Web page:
Wednesday, June 22, 2011
Written by Walter Pierce
Rep. Page Cortez’s House Bill 400 celebrates a basic economic principle — competition — which is exactly why an obscure trade group unleashed a lobbying barrage to kill it.
[6/22 update: Not entirely unexpected, House Bill 400 was killed via Senate procedure Tuesday afternoon.]
You want a primer on how state government works — not how it works ideally, but how it really works? Check out House Bill 400 by Rep. Page Cortez, a Lafayette Republican. The actual bill is but three pages long. That’s blissfully short by legislative standards. But, as I learned, it deals with an incredibly and overly complex topic: contingency liability insurance for companies in the rent-to-own car business.
I’ll get to how Cortez’s bill is a window into the workings at the Capitol in a bit, but first, some background: There are two types of contingency liability-insurance carriers doing business in Louisiana. “Admitted” companies are vetted by the state Department of Insurance and pay into the state’s insurance guaranty fund — a pot of money designed to cover customers of an insurance carrier if it goes belly up and can’t meet its obligations. Admitted carriers do most of the heavy lifting when it comes to insurance in the state, covering the garden-variety stuff like cars and homes.
“Surplus” or “non-admitted” carriers, on the other hand, offer more complex policies and are typically out-of-state and even out-of-country companies, although it should be noted that 70 percent of homeowner policies in the New Orleans area are now with surplus carriers because the admitted carriers won’t take on the hurricane risk and the state-run Citizens Insurance is too expensive. While they’re not required to pay into the insurance guaranty fund, surplus carriers do pay a state sales tax, to which the admitted carriers are not subject. The surplus carriers, however, are beholden to the same state rules and restrictions as the admitted carriers.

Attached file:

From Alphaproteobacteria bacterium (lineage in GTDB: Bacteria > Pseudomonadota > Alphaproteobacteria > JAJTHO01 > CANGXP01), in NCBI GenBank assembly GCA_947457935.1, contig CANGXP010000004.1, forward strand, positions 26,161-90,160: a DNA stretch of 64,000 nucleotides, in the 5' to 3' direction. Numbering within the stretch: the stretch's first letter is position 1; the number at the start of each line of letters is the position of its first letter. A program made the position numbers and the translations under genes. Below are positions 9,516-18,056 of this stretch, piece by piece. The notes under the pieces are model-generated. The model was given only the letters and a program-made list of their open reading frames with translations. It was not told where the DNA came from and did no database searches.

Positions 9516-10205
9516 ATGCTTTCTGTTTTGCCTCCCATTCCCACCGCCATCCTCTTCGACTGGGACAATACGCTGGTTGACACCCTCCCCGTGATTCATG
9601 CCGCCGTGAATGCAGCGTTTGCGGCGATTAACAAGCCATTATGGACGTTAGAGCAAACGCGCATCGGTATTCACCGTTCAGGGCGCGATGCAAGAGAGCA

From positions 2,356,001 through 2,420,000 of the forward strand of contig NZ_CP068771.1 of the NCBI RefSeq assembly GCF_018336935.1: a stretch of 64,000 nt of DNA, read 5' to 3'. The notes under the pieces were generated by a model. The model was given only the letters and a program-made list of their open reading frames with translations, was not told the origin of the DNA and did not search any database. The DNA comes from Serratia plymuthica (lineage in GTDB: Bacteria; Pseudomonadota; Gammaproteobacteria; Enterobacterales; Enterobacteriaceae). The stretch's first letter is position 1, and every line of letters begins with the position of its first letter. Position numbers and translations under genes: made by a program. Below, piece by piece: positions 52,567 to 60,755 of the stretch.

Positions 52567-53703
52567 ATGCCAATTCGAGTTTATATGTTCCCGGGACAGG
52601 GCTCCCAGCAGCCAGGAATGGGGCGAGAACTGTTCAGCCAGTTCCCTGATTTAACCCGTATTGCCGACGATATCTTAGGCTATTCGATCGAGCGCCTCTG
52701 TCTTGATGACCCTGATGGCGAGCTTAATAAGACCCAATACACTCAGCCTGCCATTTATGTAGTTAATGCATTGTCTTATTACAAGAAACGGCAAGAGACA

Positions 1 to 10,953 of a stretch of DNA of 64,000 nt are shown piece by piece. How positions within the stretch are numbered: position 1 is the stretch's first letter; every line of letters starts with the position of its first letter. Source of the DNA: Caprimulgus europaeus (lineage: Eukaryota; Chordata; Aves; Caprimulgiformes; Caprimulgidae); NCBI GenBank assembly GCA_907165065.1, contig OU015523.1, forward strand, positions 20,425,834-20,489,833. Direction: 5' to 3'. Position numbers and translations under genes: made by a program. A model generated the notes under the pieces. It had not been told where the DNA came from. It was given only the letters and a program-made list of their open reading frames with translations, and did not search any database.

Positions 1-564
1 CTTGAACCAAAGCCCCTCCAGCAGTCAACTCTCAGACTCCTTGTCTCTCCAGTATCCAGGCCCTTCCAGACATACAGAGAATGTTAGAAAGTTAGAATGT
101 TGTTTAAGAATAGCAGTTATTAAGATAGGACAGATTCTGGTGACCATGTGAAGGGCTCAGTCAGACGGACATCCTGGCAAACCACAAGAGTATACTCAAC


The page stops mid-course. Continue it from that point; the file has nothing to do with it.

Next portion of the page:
As best I can tell, the rent-to-own car business is the only industry in Louisiana required to carry contingency liability insurance purchased from an admitted carrier; surplus carriers are off limits. But here’s the rub: There are only two organizations in the state, think of them as cartels, through which a lease-to-own car company can acquire such a policy. One of them is New Orleans-based South East Auto Dealer Rental Association, hereafter known as SEADRA.
Cortez’s HB 400 opens up the insurance market for rent-to-own car lots to the surplus carriers — a pretty simple proposition we can file under the rubric, “The market is served by competition.” The freshman representative sponsored the legislation at the request of a constituent in Lafayette who owns such an enterprise and who wants more choice in his insurance coverage.
HB 400 sailed through the House in early May on an 83-5 wave, despite an amendment tacked on by New Orleans Democratic Rep. Jeff Arnold as a favor, a source tells me, for a friend — uberlobbyist Randy Haynie, one of only two lobbyists at the time who were in the employ of SEADRA.
The amendment, which the House approved by a thin margin, would have required these surplus insurance carriers to also pay into the insurance guaranty fund, which, coupled with the sales tax they already pay, amounted to a poison pill designed to kill the bill.
It didn’t, and in fact Arnold’s amendment was stripped in a Senate committee.
That’s when SEADRA, in an effort to protect its monopoly, opened up its playbook.
On Friday, June 10, the association hired three more lobbyists to complement the two already on the payroll. The next day, it hired another lobbyist. Then another on Sunday, one more on Monday and, for good measure, another on Tuesday, adding seven lobbyists over four days for a total of nine, each with one mission: kill HB 400. This phalanx of persuaders was commissioned to lobby not only state lawmakers, but Gov. Jindal, too.
The timing wasn’t coincidental: 400 had cleared a Senate committee by this time, stripped of that poison pill, and was ready to move to the full Senate, which it did on Monday of this week.
By press time Monday for this week’s issue the upper chamber had yet to consider Cortez’s bill, which few workaday Louisiana residents have any vested interest in. The bill’s survival will tell us how much stroke lobbyists enjoy at the Legislature. If it gets to Jindal’s desk only to be vetoed, it’s a fair wager that SEADRA will have joined the ranks of the governor’s recent campaign contributors.
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